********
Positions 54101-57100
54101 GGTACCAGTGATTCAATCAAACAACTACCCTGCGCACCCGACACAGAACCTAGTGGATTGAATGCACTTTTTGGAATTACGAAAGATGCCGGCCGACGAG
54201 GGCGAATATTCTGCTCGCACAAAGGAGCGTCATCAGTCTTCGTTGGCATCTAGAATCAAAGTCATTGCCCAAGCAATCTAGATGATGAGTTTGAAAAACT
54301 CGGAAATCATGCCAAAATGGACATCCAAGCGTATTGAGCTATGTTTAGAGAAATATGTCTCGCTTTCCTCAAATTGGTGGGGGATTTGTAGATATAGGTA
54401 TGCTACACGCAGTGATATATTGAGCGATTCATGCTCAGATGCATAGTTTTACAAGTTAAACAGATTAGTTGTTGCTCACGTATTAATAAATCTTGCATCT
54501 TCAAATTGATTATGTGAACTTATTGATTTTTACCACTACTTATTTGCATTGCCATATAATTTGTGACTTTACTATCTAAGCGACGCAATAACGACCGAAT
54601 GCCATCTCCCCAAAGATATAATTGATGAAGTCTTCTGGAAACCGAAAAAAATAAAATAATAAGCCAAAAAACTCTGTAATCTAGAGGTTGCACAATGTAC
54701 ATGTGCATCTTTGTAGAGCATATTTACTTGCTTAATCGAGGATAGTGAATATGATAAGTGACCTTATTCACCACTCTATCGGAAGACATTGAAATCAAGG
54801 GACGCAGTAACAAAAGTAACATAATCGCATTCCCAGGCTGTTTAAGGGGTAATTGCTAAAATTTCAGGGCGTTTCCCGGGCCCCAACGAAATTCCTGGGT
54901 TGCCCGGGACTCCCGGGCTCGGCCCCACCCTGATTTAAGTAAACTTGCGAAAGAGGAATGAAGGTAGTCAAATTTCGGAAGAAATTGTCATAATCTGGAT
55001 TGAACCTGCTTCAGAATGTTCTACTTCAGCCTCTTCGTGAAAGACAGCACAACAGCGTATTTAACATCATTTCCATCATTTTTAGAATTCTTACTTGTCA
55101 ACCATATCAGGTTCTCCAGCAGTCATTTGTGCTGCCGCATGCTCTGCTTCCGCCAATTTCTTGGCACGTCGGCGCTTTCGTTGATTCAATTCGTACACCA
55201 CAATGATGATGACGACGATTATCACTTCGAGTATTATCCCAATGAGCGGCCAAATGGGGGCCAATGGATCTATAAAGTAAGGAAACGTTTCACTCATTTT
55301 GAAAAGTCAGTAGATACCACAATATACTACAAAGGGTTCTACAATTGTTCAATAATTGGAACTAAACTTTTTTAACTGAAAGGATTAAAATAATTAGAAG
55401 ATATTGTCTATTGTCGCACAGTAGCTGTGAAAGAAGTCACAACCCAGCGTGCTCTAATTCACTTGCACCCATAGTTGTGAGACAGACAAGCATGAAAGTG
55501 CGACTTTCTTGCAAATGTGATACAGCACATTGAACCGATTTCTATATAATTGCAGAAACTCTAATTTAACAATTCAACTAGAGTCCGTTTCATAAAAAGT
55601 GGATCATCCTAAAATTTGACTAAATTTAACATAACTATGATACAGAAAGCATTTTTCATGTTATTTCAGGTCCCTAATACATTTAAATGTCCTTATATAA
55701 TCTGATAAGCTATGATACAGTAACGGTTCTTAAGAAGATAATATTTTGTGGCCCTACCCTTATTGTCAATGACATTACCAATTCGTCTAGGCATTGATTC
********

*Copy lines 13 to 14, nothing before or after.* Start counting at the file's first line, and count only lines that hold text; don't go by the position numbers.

55201 CAATGATGATGACGACGATTATCACTTCGAGTATTATCCCAATGAGCGGCCAAATGGGGGCCAATGGATCTATAAAGTAAGGAAACGTTTCACTCATTTT
55301 GAAAAGTCAGTAGATACCACAATATACTACAAAGGGTTCTACAATTGTTCAATAATTGGAACTAAACTTTTTTAACTGAAAGGATTAAAATAATTAGAAG